Even if you’ve never had a White Russian before, you’re probably familiar with the drink, possibly from the 1998 film “The Big Lebowski,” in which Jeff Bridges’ character, The Dude, would drink one at every opportunity.
The White Russian is a combination of vodka, Kahlúa (or another coffee liqueur) and cream. It derived from the Black Russian, a cocktail made with just vodka and Kahlúa that was created in the 1940s by bartender Gustave Tops at the Hotel Metropole in Brussels. The White Russian wasn’t born until the 1960s, when someone decided to add a touch of cream to the two-ingredient forebear, creating the rich coffee-laced milk punch. Neither drink is Russian in origin; the name comes from the use of vodka as the base spirit—one often associated with Russia.
These are seven White Russian variations, some closely following the vodka, coffee liqueur and cream template and a few others that deviate slightly with additional vanilla or chocolate flavors. We don’t recommend drinking all of these coffee-flavored milk punches all in one go—their richness assures you’d end up with a wonky stomach—but each makes a fantastic nightcap or liquid dessert.
This bare-bones drink was included in Adam McDowell’s book, “Drinks: A User’s Guide,” which offers suggestions for drinking in less-than-ideal circumstances. This “ad-hoctail” calls on pint-size cartons of chocolate milk, the kind you may remember from elementary school. Just add a shot of vodka to the milk carton, plus a straw if available, for a secret on-the-go cocktail. While you won’t be flexing your mixology skills, there’s something to be said for efficiency.
Originally hailing from New Orleans, this milk punch rendition is commonly consumed as a brunch cocktail after a long night of drinking and is particularly popular around the holiday season. The cocktail mixes bourbon, milk, simple syrup and vanilla extract to produce a rich, warming drink with more depth than a White Russian and is enjoyed by whiskey drinkers and cocktail novices alike.
This milk punch was created by bartender Abigail Gullo while she was working at Sobou in New Orleans and is a mix of spiced rum, milk, simple syrup and vanilla extract (one of the defining characteristics of a milk punch), which then gets dusted with grated nutmeg and cinnamon. Creamy drinks have a long history in New Orleans, so it’s no surprise that this contemporary milk punch found its way onto a menu.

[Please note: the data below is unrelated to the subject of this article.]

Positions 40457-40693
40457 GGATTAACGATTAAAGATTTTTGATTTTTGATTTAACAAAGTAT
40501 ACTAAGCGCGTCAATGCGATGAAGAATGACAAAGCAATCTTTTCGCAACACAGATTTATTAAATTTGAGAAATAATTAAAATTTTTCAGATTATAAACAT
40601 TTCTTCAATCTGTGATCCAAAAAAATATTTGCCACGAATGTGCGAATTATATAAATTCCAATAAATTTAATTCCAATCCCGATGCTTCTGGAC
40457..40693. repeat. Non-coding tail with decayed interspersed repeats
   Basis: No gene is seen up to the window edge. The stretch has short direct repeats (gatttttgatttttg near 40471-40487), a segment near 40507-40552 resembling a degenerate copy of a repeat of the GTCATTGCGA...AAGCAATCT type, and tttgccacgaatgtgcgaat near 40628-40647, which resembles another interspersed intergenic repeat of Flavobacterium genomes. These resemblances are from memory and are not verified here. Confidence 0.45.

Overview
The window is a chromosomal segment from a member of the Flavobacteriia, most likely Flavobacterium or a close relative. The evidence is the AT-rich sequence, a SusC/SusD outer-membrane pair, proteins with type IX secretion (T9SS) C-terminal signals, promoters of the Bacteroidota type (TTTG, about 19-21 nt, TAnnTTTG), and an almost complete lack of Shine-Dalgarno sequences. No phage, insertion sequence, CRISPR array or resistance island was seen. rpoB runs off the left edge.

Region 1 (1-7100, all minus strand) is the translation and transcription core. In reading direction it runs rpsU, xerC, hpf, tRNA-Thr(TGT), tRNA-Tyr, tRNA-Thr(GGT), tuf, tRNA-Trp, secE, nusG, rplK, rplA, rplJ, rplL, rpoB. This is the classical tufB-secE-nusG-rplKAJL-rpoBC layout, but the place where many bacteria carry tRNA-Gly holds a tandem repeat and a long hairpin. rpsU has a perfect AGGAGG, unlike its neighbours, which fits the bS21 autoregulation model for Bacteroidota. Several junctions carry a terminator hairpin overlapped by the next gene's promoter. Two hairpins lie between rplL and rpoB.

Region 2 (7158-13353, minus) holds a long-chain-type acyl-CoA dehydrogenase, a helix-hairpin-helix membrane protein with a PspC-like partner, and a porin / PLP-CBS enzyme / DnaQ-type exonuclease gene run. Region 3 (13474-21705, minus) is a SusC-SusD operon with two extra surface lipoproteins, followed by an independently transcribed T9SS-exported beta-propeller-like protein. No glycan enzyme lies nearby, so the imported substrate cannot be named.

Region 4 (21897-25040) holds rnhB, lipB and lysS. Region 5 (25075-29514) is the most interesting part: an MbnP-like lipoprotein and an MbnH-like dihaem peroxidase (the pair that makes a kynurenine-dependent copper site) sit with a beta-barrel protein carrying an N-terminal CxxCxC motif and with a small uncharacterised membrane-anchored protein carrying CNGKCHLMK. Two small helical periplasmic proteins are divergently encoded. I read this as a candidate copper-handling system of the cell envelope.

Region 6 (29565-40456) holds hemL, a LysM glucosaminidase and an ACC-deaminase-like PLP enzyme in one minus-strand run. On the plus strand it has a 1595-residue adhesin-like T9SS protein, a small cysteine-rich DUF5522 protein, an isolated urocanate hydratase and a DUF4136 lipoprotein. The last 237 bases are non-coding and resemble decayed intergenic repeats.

Originally found on the brunch menu at New Orleans’ Cavan, this drink is the restaurant’s coffee-flavored take on the classic Bourbon Milk Punch. The cocktail is a combination of bourbon, an Italian coffee liqueur (Varnelli Caffè Moka), heavy cream and a small splash of chicory liqueur, chicory being an ingredient commonly found in New Orleans coffee blends, stemming from the area’s Haitian-Creole influence. There isn’t any actual coffee added to the cocktail, but if you added some chilled espresso to the mix, no one would bat an eye.
If you’re familiar with the Brandy Alexander—another category of cacao-flavored creamy cocktails—and you’re a tequila lover, then this cocktail is for you. It’s a straightforward mix of tequila, creme de cacao and half-and-half, which you might opt to garnish with fresh nutmeg or orange zest. Chocolate and the grassiness of tequila’s cooked agave notes pair phenomenally well together, making this lush cocktail one of the most enticing on this list.
The Brandy Milk Punch is another classic cocktail created and popularized in New Orleans. According to David Wondrich, a cocktail historian and the author of the book “Punch,” the earliest known milk punch recipe dates back to 1711. Although the Brandy Milk Punch didn’t come into vogue until the early 1900s, it’s likely that it has been around for hundreds of years, as well. These days, you’ll find this simple mix of brandy, milk, sugar and vanilla extract on most brunch menus in New Orleans, most notably at the historic Brennan’s. While brandy isn’t for everyone, its notes of baking spices and dried fruits such as raisin and prune make this punch a real standout.
The Mudslide, essentially a White Russian plus Irish cream liqueur, was born in the 1970s at Wreck Bar at Rum Point Club on Grand Cayman. Needless to say, the drink quickly found its way to American shores and onto the menus of many chain restaurants across the country. That said, if you do have the pleasure of visiting the Cayman Islands, it’s well-worth seeking out the cocktail's bar of origin just to say you’ve had it where it all started.